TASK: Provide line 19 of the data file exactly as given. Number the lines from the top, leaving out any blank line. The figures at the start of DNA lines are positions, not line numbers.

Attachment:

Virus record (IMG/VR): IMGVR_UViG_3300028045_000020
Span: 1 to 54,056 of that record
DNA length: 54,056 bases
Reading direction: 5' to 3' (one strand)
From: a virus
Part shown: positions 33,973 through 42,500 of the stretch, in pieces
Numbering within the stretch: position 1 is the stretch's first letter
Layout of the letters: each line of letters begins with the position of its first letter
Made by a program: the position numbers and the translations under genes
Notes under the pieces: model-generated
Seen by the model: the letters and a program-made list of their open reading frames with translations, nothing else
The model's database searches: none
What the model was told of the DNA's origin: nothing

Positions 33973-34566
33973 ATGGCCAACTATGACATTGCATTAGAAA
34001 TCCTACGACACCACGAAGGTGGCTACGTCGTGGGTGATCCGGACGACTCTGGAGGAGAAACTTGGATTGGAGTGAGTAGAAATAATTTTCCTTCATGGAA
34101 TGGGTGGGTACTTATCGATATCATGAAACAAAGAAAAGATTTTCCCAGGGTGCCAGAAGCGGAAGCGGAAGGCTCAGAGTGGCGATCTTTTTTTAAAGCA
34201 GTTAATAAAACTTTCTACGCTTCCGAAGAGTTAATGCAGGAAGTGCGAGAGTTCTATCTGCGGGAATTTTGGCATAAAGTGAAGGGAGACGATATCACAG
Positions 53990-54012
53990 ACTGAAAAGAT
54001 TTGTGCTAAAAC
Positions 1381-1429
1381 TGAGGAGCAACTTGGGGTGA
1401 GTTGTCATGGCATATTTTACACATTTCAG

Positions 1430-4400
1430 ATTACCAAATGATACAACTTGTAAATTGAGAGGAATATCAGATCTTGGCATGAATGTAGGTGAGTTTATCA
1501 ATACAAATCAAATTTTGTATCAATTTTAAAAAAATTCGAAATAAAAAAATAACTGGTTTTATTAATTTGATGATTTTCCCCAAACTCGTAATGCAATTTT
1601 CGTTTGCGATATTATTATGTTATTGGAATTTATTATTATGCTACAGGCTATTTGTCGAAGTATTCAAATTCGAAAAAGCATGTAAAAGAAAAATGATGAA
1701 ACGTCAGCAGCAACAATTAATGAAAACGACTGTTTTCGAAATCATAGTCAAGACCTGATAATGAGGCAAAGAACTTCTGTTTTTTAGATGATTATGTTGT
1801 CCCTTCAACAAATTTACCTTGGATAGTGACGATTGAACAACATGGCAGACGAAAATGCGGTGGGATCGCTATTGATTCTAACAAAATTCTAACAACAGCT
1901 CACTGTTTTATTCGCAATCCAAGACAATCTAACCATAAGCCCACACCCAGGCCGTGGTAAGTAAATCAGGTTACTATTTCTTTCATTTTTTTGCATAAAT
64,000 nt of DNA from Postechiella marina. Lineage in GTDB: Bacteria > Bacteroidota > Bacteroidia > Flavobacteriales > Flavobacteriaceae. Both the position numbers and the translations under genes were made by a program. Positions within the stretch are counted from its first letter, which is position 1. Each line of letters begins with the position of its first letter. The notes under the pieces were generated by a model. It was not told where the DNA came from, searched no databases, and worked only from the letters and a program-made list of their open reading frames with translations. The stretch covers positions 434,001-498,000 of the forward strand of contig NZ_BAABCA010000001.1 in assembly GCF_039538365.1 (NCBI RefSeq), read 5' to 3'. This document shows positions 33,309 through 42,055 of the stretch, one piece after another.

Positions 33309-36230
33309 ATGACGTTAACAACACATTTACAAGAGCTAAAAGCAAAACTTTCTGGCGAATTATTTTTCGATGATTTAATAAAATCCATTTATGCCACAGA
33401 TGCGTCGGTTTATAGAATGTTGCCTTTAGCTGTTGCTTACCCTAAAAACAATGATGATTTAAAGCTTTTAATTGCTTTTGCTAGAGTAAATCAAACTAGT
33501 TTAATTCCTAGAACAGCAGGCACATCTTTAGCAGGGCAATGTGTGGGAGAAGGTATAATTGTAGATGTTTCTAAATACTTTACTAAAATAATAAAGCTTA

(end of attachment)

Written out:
Positions 53990-54012